The present protests in Karnataka over the ‘hijab’ are the product of a small group of persons who may be trying to utilise religious ‘identity’ for political purposes. According to India Blooms, some people have also resorted to spreading rumours about “maltreatment” and “heckling” of a girl from a minority community for wearing a hijab.
According to the India Blooms report, this is in stark contrast to the generally tranquil environment in India’s schools, colleges, and universities, where law and order and social control reign supreme; as a result, anti-social persons lack free will. The Karnataka protests are expected to go away quickly.
The controversy was uncalled for because the Government Girls PU College Karnataka issued the order for a common dress code based on the already existing Section 133 (2) of the Karnataka Education Act, 1983, but politically motivated groups attempted to use it as an opportunity to divide the students in order to destabilise the state’s and country’s social fabric. According to India Blooms, India takes pleasure in its democratic principles and practises, as well as its “unity in variety.”
The Karnataka High Court, which has received applications challenging the order, has stated that the decision will be made on the basis of “the constitution” rather than emotions.
“Indian educational institutions symbolise a rainbow culture in which no discrimination is made on the basis of gender, religion, caste, creed, or region, and where the constitutional spirit of “secularism” is maintained in “words and spirit.”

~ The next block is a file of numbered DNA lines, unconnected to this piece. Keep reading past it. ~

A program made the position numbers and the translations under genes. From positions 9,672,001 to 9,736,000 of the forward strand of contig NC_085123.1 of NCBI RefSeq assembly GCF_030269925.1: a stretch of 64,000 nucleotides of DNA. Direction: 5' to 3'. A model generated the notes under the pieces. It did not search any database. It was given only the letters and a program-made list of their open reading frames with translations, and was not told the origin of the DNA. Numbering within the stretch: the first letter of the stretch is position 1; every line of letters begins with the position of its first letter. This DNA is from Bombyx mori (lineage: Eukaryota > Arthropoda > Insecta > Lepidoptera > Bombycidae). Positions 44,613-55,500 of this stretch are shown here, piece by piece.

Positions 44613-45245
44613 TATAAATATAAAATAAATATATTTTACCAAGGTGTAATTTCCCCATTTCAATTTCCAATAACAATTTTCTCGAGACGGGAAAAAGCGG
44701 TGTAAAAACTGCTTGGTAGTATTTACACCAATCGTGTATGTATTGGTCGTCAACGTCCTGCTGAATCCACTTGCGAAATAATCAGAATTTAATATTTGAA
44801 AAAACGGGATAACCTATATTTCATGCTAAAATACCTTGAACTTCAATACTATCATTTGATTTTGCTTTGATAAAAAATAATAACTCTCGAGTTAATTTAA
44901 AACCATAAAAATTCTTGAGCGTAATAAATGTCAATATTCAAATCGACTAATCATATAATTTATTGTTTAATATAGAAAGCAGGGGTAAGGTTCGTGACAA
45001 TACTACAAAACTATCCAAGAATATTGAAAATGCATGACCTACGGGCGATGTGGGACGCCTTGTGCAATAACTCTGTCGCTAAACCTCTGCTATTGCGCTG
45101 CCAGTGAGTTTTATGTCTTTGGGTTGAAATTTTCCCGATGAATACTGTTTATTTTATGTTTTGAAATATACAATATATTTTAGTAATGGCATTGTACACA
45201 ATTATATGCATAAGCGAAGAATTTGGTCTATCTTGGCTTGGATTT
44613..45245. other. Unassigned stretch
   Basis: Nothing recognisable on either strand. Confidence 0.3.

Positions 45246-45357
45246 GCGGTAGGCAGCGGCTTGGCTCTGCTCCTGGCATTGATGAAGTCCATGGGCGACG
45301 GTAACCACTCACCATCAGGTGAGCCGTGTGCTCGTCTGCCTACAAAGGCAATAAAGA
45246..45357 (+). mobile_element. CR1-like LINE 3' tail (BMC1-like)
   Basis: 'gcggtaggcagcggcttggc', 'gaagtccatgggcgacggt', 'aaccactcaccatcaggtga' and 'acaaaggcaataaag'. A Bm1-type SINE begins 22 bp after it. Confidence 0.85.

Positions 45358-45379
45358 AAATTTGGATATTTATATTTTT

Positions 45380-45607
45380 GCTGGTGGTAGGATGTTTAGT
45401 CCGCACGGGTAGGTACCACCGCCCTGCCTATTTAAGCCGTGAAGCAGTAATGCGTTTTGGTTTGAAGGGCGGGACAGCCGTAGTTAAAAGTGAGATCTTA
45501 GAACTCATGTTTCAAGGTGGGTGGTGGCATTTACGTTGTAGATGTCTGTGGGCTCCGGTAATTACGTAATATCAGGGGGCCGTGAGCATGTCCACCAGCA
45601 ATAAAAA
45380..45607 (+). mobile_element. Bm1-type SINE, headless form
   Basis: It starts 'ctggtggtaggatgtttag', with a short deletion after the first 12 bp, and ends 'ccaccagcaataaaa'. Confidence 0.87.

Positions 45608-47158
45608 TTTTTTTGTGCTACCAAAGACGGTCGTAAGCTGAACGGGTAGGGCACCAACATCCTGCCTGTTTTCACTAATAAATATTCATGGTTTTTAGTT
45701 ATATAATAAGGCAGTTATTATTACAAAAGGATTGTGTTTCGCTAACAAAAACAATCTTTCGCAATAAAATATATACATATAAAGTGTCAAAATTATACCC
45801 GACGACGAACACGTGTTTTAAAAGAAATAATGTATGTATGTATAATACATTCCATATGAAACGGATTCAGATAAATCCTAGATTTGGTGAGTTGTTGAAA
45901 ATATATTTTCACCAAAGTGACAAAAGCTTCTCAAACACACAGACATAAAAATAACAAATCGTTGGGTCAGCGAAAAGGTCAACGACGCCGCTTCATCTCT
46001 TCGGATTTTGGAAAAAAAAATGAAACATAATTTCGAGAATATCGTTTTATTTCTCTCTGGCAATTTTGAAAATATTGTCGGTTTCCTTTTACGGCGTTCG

Students in practically all private institutions and in most sections of the country have a dress code, which they follow without question, even Muslim students. Such divisive tendencies would not be accepted by the people or the government, given the pluralist and assimilative aspect of Indian culture (Ganga Jamuni Tehzeeb).
According to the report, a Karnataka college’s dress code directives should be viewed in context, i.e., they should aim to instil and foster cosmopolitan and national identity as a “common identity” for all students rather than camouflaging personal, religious, regional, or any other local identity without interfering with personal faith and choices.
In the midst of the ongoing Hijab ban debate in Karnataka’s educational institutions, State Minister of Primary and Secondary Education BC Nagesh stated that all schools are operational and that just 2-3 institutions have reported incidences of females returning from school.
“I am delighted that all schools are operating effectively, and practically all pupils are attending classes,” Nagesh told ANI. “Once we obtain a copy of the High Court verdict, we’ll develop SOPs in this respect,” she says, adding, “We’ll make SOPs in this regard once we get a copy of the High Court judgement.”
Several petitions contesting the prohibition of hijab in educational institutions are being heard by a Karnataka High Court bench of three judges, which includes Chief Justice Ritu Raj Awasthi, Justice Krishna S Dixit, and Justice JM Khazi.
The Hijab protests in Karnataka began in January of this year, when some students at the Government Girls PU College in the state’s Udupi region claimed that they had been denied access to lessons.
Some students said they were denied admission to the college because they wore hijab during the rallies. Following this occurrence, students from many colleges wore saffron stoles to Shanteshwar Education Trust in Vijayapura. Several colleges in the Udupi district were in a similar condition.
According to a circular issued by the Pre-University Education Board, students can only wear the uniform approved by the school administration, and no other religious practises are permitted at colleges.